Elevated prevalence of post-traumatic stress disorder seen in family members of patients with COVID-19 treated in intensive care units; 9 rare respiratory cancers linked with burn pit exposure among veterans; adenovirus suggested as potential cause of unexplained cases of pediatric hepatitis.
A study published yesterday, April 25, in JAMA Internal Medicine indicated that a majority of family members of patients with COVID-19 treated in intensive care units (ICUs) reported significant symptoms of post-traumatic stress disorder (PTSD) in the following months. As reported by STAT News, the study further showed that the prevalence of PTSD symptoms was approximately twice the rate typically observed after a family member’s ICU stay prior to the pandemic (63.6% vs 30%), with Hispanic ethnicity and female gender associated with higher symptoms. Lack of family access to patients was cited as a potential factor behind the elevated PTSD risk, as well as distrust of practitioners.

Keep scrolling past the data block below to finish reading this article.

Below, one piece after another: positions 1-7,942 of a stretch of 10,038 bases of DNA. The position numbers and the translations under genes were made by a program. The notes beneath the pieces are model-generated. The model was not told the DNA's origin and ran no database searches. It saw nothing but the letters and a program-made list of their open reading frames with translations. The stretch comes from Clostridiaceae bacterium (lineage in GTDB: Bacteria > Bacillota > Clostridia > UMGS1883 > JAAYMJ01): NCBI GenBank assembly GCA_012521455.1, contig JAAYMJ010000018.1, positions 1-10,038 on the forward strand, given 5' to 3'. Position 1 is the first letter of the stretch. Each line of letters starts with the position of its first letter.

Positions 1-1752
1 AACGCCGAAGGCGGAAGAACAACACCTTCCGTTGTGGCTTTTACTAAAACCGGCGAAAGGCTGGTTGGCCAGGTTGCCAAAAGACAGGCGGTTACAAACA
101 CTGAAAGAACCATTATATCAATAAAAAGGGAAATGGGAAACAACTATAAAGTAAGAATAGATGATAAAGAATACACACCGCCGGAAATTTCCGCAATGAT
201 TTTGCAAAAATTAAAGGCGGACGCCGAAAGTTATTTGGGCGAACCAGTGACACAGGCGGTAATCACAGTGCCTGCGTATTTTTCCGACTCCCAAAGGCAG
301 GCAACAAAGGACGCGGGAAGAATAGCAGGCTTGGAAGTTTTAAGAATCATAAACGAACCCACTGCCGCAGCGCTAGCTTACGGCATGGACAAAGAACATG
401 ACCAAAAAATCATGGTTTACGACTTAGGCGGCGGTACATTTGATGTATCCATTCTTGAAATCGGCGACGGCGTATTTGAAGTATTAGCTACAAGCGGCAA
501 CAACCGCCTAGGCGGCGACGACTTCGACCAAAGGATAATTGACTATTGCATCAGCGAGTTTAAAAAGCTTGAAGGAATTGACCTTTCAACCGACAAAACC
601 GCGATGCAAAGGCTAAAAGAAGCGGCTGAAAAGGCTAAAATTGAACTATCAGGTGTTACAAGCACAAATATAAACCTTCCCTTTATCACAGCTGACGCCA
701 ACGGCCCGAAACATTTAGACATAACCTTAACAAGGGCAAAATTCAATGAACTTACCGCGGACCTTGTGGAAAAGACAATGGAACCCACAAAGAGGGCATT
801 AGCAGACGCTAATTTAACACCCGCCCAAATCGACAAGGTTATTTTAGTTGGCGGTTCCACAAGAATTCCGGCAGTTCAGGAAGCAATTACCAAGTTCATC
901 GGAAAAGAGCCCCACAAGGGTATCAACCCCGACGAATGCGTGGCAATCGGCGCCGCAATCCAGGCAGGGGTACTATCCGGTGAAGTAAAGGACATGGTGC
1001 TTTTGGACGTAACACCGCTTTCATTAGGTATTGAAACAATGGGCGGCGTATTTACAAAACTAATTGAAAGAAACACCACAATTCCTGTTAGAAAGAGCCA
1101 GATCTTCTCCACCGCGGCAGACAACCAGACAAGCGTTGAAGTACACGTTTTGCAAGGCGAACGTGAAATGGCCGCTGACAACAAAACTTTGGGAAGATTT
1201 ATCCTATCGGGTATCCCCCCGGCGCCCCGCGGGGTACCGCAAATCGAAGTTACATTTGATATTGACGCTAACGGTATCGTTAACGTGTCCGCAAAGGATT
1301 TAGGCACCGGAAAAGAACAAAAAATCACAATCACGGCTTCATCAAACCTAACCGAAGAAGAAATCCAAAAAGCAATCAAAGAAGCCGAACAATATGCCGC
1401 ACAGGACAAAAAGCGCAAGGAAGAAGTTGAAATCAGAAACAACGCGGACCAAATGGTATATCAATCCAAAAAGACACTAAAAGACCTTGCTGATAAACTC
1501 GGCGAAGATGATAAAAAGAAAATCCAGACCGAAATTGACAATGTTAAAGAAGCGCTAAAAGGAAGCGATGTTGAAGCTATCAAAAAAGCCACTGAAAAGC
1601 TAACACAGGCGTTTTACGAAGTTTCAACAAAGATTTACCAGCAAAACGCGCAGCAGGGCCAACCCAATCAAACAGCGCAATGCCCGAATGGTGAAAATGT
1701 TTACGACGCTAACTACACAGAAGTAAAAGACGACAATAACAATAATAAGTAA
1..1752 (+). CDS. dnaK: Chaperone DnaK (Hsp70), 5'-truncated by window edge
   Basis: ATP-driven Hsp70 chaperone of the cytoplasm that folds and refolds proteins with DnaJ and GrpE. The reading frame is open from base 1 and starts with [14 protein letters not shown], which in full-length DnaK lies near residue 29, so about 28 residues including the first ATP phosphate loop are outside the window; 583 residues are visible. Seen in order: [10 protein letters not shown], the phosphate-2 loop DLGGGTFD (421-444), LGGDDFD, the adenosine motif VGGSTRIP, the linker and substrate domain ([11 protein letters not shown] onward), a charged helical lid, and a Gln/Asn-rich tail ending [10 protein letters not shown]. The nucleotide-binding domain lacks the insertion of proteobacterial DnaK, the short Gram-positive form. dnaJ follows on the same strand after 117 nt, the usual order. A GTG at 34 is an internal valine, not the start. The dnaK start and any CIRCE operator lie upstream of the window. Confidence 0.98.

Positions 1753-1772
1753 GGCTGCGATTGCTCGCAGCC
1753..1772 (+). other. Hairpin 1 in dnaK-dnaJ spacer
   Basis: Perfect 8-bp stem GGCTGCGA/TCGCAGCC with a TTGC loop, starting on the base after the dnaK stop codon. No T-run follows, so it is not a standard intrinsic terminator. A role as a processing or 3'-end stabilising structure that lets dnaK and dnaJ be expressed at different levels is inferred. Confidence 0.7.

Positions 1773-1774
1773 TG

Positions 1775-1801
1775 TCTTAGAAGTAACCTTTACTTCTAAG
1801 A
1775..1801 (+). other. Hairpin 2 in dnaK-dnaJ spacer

Stars and Stripes reported on an announcement yesterday by the Department of Veteran Affairs (VA) that added 9 rare respiratory cancers to the list of illnesses caused by exposure to burn pits during overseas deployments. The move will lower the evidence required by veterans to receive VA benefits and fast-track disability compensation. The cancers included squamous cell carcinoma of the larynx, squamous cell carcinoma of the trachea, adenocarcinoma of the trachea, adenosquamous carcinoma of the lung, large cell carcinoma of the lung, salivary gland-type tumors of the lung, sarcomatoid carcinoma of the lung, and typical and atypical carcinoid of the lung.
The Associated Press reports that adenovirus has emerged as a potential cause of the unexplained cases of hepatitis in children reported across the United States and Europe. Research from British health officials indicated that 75% of confirmed pediatric cases with severe liver inflammation were linked with the presence of adenovirus, which is circulating in children at higher than average levels after falling to unusually low levels during the pandemic. Researchers suggested that children who were not exposed to the virus over the last 2 years may now be experiencing a more severe disease course, with 10 children requiring liver transplants and one death reported.